Formation of Spin EchoBy applying a 180 degree pulse, the dephased spins can recover theircoherence, and form an echo signal
Basic Principle of MRIThe hydrogen (1^H) atom inside body possess “spin”• In the absence of external magnetic field, the spin directions of allatoms are random and cancel each other.• When placed in an external magnetic field, the spins align with theexternal field.• By applying an rotating magnetic field in the direction orthogonal tothe static field, the spins can be pulled away from the z-axis with anangle alpha• The bulk magnetization vector rotates around z at the Larmorfrequency (precess)• The precession relaxes gradually, with the xy-component reduces intime, z-component increases• The xy component of the magnetization vector produces a voltagesignal, which is the NMR signal we measure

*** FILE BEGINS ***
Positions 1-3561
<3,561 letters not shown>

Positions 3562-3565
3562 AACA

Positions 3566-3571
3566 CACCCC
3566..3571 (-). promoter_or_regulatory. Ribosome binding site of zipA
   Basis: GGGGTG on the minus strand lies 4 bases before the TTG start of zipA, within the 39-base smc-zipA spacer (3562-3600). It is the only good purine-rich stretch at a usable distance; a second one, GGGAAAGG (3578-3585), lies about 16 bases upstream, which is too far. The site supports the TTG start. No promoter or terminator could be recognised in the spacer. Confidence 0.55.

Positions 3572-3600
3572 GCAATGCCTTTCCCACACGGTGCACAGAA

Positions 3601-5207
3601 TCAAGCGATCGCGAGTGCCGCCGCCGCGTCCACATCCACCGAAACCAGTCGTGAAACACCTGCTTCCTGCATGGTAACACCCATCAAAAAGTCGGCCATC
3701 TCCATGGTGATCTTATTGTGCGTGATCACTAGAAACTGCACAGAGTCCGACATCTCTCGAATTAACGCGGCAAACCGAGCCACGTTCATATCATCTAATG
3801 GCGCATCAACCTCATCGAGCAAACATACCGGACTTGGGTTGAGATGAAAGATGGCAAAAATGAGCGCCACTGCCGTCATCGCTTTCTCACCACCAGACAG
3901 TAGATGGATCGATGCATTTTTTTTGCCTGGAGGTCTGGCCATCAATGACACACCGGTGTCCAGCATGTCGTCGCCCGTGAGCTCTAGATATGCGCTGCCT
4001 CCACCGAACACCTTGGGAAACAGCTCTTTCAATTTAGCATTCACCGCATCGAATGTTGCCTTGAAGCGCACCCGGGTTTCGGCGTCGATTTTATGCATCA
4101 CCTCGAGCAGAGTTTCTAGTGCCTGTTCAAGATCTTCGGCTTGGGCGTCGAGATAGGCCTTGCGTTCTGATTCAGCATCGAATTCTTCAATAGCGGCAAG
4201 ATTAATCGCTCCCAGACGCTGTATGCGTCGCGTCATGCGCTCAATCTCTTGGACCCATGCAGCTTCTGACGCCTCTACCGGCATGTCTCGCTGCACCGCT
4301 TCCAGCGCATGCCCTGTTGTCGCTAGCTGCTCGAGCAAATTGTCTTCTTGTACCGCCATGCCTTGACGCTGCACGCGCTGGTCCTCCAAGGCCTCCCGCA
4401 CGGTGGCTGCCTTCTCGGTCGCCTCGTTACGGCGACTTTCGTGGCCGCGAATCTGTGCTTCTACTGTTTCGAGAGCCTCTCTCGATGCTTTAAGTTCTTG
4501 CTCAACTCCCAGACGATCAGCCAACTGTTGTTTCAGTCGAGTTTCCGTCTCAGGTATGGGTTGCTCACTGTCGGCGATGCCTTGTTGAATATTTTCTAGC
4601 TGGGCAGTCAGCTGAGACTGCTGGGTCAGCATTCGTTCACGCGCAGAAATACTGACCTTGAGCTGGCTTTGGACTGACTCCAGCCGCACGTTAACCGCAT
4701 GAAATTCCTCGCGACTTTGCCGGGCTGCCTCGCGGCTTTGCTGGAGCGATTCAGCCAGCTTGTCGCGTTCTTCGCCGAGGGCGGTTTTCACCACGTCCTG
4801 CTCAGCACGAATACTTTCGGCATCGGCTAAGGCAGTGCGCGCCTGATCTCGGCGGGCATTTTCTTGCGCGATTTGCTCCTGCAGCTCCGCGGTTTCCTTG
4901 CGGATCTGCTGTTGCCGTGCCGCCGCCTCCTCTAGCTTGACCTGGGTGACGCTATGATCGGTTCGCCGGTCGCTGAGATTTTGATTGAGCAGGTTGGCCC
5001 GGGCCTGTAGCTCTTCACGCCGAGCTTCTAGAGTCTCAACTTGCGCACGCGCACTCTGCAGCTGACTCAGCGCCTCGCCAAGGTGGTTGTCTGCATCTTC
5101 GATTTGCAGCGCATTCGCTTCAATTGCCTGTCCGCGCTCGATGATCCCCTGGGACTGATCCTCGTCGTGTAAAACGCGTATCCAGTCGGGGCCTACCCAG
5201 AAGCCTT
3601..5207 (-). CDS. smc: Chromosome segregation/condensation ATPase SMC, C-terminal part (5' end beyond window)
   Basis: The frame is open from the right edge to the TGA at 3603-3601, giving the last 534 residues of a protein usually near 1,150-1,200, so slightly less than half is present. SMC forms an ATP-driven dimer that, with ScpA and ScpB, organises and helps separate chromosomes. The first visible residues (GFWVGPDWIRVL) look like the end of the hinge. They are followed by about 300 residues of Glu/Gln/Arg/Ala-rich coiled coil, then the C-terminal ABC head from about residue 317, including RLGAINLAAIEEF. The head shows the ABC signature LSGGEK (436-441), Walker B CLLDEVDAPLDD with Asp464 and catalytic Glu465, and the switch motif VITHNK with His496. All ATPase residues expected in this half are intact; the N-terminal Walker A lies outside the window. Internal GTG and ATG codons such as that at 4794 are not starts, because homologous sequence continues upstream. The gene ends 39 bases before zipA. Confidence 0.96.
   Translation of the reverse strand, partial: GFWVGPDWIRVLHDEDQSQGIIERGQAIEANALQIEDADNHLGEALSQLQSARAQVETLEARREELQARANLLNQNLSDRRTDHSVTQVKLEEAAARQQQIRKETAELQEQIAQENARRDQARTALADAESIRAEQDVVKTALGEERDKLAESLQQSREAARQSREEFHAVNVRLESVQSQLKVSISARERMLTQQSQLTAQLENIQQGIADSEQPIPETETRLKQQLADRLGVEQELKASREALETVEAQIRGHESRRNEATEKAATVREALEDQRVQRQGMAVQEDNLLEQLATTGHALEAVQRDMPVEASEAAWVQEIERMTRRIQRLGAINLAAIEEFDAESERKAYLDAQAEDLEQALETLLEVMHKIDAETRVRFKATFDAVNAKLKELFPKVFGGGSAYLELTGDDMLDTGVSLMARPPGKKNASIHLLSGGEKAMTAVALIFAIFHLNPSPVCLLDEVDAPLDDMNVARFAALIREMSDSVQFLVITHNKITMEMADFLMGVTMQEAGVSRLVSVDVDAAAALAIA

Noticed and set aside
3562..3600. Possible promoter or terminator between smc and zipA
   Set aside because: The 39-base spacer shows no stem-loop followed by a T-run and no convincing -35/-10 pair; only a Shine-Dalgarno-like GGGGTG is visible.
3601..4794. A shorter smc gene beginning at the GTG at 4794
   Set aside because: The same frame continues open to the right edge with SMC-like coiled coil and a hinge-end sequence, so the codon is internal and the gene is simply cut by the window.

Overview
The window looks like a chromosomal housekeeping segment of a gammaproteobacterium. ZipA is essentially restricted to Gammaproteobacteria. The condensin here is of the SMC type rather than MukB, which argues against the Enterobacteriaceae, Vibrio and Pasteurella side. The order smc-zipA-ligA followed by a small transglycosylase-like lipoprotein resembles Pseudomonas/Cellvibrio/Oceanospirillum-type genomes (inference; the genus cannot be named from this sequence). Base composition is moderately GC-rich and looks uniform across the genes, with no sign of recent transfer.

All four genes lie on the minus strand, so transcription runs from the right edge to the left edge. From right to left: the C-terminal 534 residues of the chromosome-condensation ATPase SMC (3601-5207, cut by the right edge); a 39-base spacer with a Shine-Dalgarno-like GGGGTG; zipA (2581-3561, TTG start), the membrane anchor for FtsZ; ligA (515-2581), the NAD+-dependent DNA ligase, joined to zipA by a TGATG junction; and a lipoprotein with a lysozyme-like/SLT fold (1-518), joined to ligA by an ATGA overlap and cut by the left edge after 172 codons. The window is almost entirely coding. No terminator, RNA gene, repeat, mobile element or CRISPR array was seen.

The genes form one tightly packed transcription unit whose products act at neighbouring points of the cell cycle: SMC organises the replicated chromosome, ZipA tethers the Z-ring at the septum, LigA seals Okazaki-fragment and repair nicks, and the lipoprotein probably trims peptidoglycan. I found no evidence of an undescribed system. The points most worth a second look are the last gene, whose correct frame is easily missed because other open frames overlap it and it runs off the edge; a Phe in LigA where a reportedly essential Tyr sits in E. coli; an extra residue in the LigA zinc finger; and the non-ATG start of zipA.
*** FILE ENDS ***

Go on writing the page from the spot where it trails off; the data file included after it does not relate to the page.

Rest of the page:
Process Involved in MRI Put patient in a static field B_0 (much stronger than the earth’s field) • (step 1) Wait until the nuclear magnitization reaches an equilibrium (align with B_0) • Applying a rotating magnetic field B_1 (much weaker than B_0) to bring M to an initial angle alpha with B_0 (rotating freq=Larmor freq.) • M(t) precess around B_0 at Larmor frequency around B_0 axis (z direction) with angle alpha • The component in z increases in time (longitudinal relaxation) with time constant T1 • The component in x-y plane reduces in time (transverse relaxation) with time constant T2 • Measure the transverse component at a certain time after the excitation (NMR signal) • Go back to step 1 • By using different excitation pulse sequences, the signal amplitude can reflect mainly the proton density, T1 or T2 at a given voxel